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What are the implications of this paradox? To answer this question, Noah Feldman makes clear that again and again in our nation's history diversity has forced us to redraw the lines in the church-state divide. He describes how we as a people have resolved conflicts over the Bible, the Pledge of Allegiance, and the teaching of evolution through appeals to shared values of liberty, equality, and freedom of conscience.
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Creation & the Courts: Eighty Years of Conflict in the Classroom and the CourtroomNorman L. GeislerCrossway / 2007 / Trade Paperback$1.49 Retail:4 Stars Out Of 5 2 Reviews
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God and Government: An Insider's View on the Boundaries Between Faith & PoliticsCharles ColsonZondervan / 2007 / Trade Paperback$11.99 Retail:4.5 Stars Out Of 5 7 Reviews
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A brilliant and urgent appraisal of one of the most profound conflicts of our time
Even before George W. Bush gained reelection by wooing religiously devout "values voters," it was clear that church-state matters in the United States had reached a crisis. With Divided by God, Noah Feldman shows that the crisis is as old as this country--and looks to our nation's past to show how it might be resolved.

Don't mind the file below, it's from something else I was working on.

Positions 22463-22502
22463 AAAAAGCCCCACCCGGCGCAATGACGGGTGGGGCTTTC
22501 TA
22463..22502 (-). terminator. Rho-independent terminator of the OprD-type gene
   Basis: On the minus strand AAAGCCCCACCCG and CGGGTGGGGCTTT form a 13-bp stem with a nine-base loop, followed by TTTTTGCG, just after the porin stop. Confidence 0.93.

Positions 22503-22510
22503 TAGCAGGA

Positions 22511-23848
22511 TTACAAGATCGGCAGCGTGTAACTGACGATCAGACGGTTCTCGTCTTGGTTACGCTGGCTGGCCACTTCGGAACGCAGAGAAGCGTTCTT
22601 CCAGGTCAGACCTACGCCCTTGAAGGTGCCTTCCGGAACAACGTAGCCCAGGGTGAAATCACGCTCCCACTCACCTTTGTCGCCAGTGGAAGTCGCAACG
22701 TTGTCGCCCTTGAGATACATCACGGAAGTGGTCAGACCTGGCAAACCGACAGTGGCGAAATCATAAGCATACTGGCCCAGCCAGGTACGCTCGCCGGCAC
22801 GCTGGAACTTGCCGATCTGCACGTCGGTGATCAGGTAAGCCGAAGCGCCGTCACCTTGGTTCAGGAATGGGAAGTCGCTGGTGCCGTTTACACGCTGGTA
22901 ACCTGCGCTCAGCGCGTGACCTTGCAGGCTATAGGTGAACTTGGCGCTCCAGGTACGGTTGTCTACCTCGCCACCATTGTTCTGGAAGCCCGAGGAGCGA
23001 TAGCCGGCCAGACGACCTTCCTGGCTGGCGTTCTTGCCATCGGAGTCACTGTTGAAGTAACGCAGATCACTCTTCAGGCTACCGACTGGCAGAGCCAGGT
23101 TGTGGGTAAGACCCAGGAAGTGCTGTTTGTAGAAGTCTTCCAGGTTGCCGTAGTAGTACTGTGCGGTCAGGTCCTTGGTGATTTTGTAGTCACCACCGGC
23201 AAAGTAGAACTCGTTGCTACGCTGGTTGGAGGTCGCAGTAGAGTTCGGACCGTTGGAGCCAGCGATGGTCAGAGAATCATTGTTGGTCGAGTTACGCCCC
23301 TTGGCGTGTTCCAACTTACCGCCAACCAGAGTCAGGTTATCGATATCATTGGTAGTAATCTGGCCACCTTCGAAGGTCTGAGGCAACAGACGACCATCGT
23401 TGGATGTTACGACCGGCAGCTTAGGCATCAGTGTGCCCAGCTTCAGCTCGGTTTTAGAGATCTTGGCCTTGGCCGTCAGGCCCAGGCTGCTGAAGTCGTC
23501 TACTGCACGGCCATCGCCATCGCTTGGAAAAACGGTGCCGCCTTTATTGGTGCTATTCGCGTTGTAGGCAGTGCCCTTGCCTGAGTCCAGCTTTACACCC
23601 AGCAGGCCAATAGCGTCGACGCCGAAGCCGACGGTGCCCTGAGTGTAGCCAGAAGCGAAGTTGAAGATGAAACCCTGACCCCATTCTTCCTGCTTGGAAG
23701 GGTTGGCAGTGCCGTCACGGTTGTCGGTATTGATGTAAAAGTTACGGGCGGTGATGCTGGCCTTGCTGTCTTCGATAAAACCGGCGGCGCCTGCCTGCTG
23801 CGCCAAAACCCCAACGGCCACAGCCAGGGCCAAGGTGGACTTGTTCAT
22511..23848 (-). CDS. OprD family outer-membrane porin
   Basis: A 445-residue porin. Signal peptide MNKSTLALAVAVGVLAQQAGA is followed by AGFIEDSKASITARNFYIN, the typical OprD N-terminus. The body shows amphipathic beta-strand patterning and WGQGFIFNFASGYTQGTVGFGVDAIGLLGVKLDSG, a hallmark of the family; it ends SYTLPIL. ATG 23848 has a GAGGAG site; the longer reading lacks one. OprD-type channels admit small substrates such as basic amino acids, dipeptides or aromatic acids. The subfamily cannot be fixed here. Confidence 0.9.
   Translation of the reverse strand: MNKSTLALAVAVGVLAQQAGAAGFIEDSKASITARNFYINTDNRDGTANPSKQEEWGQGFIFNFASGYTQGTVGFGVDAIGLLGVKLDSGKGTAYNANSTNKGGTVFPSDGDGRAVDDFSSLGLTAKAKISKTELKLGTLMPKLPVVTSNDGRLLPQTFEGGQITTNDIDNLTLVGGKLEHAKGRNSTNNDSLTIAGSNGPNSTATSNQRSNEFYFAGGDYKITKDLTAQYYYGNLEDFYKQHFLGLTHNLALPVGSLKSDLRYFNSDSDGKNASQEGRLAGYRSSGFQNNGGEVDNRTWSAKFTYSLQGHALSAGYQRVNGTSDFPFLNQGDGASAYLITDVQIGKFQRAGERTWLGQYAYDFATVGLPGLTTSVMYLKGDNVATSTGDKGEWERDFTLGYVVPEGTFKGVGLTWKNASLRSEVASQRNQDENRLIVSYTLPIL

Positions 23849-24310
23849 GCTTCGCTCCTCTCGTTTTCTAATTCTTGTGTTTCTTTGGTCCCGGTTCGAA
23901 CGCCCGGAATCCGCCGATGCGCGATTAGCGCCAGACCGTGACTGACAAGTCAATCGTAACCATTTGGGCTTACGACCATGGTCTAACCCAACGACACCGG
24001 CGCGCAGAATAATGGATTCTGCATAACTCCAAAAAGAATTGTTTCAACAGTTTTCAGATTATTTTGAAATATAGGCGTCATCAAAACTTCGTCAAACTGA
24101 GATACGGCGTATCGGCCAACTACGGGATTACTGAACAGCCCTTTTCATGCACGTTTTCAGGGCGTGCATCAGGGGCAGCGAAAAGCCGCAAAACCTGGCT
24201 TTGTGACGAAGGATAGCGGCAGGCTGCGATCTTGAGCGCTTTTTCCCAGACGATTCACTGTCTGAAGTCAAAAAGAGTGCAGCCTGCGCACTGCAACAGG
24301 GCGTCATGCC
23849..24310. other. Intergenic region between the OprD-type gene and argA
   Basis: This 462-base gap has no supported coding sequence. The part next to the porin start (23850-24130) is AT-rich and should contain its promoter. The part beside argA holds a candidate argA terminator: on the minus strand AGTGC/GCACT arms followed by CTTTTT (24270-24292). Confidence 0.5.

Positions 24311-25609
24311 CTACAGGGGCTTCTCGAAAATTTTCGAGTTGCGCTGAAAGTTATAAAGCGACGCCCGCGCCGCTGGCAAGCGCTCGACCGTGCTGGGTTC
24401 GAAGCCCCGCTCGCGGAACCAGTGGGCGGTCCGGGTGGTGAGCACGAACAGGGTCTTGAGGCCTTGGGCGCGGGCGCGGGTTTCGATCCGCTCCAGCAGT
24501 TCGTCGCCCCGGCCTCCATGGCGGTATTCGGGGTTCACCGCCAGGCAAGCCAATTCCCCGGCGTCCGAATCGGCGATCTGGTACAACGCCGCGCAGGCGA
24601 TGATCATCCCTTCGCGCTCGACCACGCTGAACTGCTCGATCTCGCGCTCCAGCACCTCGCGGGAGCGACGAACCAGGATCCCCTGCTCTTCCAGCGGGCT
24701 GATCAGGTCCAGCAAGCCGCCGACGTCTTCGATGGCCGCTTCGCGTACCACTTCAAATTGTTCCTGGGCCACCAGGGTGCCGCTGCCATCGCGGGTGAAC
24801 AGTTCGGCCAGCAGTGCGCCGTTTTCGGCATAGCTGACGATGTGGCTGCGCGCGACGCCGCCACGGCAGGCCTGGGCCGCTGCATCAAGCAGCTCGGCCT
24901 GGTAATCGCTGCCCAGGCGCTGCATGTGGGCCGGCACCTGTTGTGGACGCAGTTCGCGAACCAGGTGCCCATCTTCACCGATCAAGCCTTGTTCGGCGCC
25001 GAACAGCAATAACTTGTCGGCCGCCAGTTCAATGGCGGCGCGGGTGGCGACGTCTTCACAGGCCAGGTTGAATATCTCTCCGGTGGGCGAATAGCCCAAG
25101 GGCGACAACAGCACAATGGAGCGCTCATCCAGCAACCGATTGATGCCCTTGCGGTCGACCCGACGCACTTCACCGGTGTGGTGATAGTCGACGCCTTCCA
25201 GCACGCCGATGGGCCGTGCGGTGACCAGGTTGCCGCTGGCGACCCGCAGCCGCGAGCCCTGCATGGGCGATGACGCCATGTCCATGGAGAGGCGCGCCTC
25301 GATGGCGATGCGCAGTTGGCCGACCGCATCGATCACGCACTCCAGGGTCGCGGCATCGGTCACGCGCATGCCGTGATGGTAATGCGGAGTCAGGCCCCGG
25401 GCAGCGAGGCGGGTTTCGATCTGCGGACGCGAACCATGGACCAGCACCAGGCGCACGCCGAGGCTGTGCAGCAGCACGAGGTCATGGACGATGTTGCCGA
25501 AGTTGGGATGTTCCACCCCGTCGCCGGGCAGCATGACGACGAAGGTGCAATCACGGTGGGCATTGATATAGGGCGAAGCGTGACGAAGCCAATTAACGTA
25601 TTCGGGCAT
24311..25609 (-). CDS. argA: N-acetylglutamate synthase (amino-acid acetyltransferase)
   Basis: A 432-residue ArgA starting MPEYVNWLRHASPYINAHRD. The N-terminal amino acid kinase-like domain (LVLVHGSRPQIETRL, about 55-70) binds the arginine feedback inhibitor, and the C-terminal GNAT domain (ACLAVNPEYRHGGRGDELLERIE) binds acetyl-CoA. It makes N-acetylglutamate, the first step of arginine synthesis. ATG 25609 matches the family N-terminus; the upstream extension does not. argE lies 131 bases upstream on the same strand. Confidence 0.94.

Today more than ever, ours is a religiously diverse society: Muslim, Hindu, and Buddhist as well as Catholic, Protestant, and Jewish. And yet more than ever, committed Christians are making themselves felt in politics and culture.
What are the implications of this paradox? To answer this question, Feldman makes clear that again and again in our nation's history diversity has forced us to redraw the lines in the church-state divide. In vivid, dramatic chapters, he describes how we as a people have resolved conflicts over the Bible, the Pledge of Allegiance, and the teaching of evolution through appeals to shared values of liberty, equality, and freedom of conscience. And he proposes a brilliant solution to our current crisis, one that honors our religious diversity while respecting the long-held conviction that religion and state should not mix.
Divided by God speaks to the headlines, even as it tells the story of a long-running conflict that has made the American people who we are.
Noah Feldman, who teaches law at New York University, is the author of After Jihad and What We Owe Iraq. He lives in New York and Washington, D.C.